**** ROTATE **** **** ROTATE **** **** ROTATE **** **** ROTATE ****

Find this Story

Print, a form you can hold

Wireless download to your Amazon Kindle

Look for a summary or analysis of this Story.

Enjoy this? Share it!


The Snow Man
by [?]

Silence in the terrible beauty of the snow and of the Sphinx and of the stars; but they who believe that all things, from a without-wine table d’hote to the crucifixion, may be interpreted through music, might have found a nocturne or a symphony to express the isolation of that blotted-out world. The clink of glass and bottle, the aeolian chorus of the wind in the house crannies, its deeper trombone through the canyon below, and the Wagnerian crash of the cook’s pots and pans, united in a fit, discordant melody, I thought. No less welcome an accompaniment was the sizzling of broiling ham and venison cutlet indorsed by the solvent fumes of true Java, bringing rich promises of comfort to our yearning souls.

The cook brought the smoking supper to the table. He nodded to me democratically as he cast the heavy plates around as though he were pitching quoits or hurling the discus. I looked at him with some appraisement and curiosity and much conciliation. There was no prophet to tell us when that drifting evil outside might cease to fall; and it is well, when snow-bound, to stand somewhere within the radius of the cook’s favorable consideration. But I could read neither favor nor disapproval in the face and manner of our pot-wrestler.

He was about five feet nine inches, and two hundred pounds of commonplace, bull-necked, pink-faced, callous calm. He wore brown duck trousers too tight and too short, and a blue flannel shirt with sleeves rolled above his elbows. There was a sort of grim, steady scowl on his features that looked to me as though he had fixed it there purposely as a protection against the weakness of an inherent amiability that, he fancied, were better concealed. And then I let supper usurp his brief occupancy of my thoughts.

“Draw up, George,” said Ross. “Let’s all eat while the grub’s hot.”

“You fellows go on and chew,” answered the cook. “I ate mine in the kitchen before sun-down.”

“Think it’ll be a big snow, George?” asked the ranchman.

George had turned to reenter the cook room. He moved slowly around and, looking at his face, it seemed to me that he was turning over the wisdom and knowledge of centuries in his head.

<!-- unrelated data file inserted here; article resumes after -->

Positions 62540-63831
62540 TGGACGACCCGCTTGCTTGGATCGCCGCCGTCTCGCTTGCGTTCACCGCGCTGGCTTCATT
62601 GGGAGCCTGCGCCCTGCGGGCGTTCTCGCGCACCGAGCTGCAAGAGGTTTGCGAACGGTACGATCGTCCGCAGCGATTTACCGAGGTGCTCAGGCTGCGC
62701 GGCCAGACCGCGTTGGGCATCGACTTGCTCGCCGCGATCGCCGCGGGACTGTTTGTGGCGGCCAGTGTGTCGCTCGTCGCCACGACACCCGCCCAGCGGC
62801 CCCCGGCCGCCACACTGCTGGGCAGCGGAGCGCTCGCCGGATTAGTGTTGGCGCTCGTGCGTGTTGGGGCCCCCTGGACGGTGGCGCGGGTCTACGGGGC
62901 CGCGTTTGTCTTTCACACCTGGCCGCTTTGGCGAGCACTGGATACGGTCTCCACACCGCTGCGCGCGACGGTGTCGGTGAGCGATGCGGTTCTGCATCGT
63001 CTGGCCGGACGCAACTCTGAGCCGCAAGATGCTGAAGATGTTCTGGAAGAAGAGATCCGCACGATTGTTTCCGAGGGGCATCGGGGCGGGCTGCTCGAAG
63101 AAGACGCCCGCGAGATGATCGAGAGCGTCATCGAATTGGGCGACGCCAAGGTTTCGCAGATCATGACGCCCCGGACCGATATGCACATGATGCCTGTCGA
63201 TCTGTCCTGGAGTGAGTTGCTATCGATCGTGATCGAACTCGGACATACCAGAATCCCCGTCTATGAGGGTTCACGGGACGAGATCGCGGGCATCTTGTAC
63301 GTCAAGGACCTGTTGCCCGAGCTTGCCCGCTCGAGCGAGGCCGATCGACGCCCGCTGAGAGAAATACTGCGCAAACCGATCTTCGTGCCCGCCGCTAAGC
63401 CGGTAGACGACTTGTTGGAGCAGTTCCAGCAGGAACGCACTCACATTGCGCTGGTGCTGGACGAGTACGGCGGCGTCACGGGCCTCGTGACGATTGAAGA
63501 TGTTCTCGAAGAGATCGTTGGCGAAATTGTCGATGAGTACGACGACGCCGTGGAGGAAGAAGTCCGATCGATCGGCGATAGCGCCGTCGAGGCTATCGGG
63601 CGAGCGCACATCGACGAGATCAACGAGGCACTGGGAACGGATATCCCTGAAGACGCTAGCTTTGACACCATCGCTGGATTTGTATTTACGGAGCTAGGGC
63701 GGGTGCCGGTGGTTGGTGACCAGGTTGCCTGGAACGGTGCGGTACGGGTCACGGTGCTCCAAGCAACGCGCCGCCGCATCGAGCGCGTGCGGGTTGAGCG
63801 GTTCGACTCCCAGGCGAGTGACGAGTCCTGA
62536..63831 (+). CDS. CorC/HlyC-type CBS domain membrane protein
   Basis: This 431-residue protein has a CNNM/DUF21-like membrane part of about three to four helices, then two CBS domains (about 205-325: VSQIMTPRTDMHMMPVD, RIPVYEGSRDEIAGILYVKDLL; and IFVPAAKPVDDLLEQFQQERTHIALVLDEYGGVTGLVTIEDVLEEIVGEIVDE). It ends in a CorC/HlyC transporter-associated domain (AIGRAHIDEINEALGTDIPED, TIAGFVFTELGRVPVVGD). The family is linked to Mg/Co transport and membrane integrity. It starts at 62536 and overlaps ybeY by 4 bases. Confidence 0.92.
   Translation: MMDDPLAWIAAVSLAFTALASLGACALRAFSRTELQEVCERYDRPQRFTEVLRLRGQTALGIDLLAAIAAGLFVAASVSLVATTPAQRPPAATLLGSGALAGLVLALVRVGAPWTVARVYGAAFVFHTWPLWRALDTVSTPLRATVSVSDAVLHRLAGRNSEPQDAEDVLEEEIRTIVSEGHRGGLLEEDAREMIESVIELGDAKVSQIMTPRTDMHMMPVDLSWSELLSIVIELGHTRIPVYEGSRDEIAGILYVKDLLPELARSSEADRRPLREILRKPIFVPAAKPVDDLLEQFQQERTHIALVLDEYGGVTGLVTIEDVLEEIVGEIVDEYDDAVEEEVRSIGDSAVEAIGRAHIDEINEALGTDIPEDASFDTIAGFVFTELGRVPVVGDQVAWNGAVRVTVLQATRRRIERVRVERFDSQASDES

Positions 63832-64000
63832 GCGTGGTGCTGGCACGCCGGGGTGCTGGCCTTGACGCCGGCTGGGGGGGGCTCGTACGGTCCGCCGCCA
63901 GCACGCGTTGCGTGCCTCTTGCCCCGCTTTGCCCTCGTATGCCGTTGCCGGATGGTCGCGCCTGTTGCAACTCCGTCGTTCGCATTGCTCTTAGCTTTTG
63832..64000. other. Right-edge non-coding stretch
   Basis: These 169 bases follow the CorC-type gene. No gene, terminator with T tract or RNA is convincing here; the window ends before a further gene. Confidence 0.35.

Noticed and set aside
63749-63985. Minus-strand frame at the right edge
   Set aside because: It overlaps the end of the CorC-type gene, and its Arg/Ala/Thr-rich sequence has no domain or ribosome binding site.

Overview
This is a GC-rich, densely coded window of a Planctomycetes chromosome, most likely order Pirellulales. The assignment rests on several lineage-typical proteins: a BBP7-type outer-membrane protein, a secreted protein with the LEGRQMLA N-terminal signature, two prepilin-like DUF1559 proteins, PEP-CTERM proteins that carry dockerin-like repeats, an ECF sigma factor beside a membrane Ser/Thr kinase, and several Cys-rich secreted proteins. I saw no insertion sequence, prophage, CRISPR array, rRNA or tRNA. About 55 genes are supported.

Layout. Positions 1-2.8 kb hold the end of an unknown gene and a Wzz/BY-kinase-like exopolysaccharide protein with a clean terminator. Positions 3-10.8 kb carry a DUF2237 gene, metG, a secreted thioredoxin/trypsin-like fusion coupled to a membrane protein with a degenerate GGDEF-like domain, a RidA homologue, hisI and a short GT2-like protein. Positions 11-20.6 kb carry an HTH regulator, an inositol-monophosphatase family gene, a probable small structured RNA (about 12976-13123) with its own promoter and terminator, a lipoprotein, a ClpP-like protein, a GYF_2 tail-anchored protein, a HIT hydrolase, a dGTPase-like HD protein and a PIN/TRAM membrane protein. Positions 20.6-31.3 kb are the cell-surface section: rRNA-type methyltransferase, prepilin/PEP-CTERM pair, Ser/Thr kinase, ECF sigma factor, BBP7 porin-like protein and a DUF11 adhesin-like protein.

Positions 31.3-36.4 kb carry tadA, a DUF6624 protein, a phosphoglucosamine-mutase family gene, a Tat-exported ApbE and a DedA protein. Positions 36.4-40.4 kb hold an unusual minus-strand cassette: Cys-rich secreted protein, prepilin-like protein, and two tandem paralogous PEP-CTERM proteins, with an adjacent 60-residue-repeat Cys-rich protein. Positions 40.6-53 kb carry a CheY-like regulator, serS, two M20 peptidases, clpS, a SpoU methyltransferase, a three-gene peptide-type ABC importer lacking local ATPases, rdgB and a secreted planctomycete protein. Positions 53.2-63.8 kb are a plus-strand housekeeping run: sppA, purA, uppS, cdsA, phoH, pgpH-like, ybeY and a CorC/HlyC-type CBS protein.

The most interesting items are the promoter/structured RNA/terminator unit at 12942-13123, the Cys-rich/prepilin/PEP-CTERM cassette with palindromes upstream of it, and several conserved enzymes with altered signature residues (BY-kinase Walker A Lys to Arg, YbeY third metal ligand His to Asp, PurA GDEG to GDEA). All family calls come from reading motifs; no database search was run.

“It might,” was his delayed reply.

At the door of the kitchen he stopped and looked back at us. Both Ross and I held our knives and forks poised and gave him our regard. Some men have the power of drawing the attention of others without speaking a word. Their attitude is more effective than a shout.

“And again it mightn’t,” said George, and went back to his stove.

After we had eaten, he came in and gathered the emptied dishes. He stood for a moment, while his spurious frown deepened.

“It might stop any minute,” he said, “or it might keep up for days.”

At the farther end of the cook room I saw George pour hot water into his dishpan, light his pipe, and put the tableware through its required lavation. He then carefully unwrapped from a piece of old saddle blanket a paperback book, and settled himself to read by his dim oil lamp.

And then the ranchman threw tobacco on the cleared table and set forth again the bottles and glasses; and I saw that I stood in a deep channel through which the long dammed flood of his discourse would soon be booming. But I was half content, comparing my fate with that of the late Thomas Tucker, who had to sing for his supper, thus doubling the burdens of both himself and his host.

“Snow is a hell of a thing,” said Ross, by way of a foreword. “It ain’t, somehow, it seems to me, salubrious. I can stand water and mud and two inches below zero and a hundred and ten in the shade and medium-sized cyclones, but this here fuzzy white stuff naturally gets me all locoed. I reckon the reason it rattles you is because it changes the look of things so much. It’s like you had a wife and left her in the morning with the same old blue cotton wrapper on, and rides in of a night and runs across her all outfitted in a white silk evening frock, waving an ostrich-feather fan, and monkeying with a posy of lily flowers. Wouldn’t it make you look for your pocket compass? You’d be liable to kiss her before you collected your presence of mind.”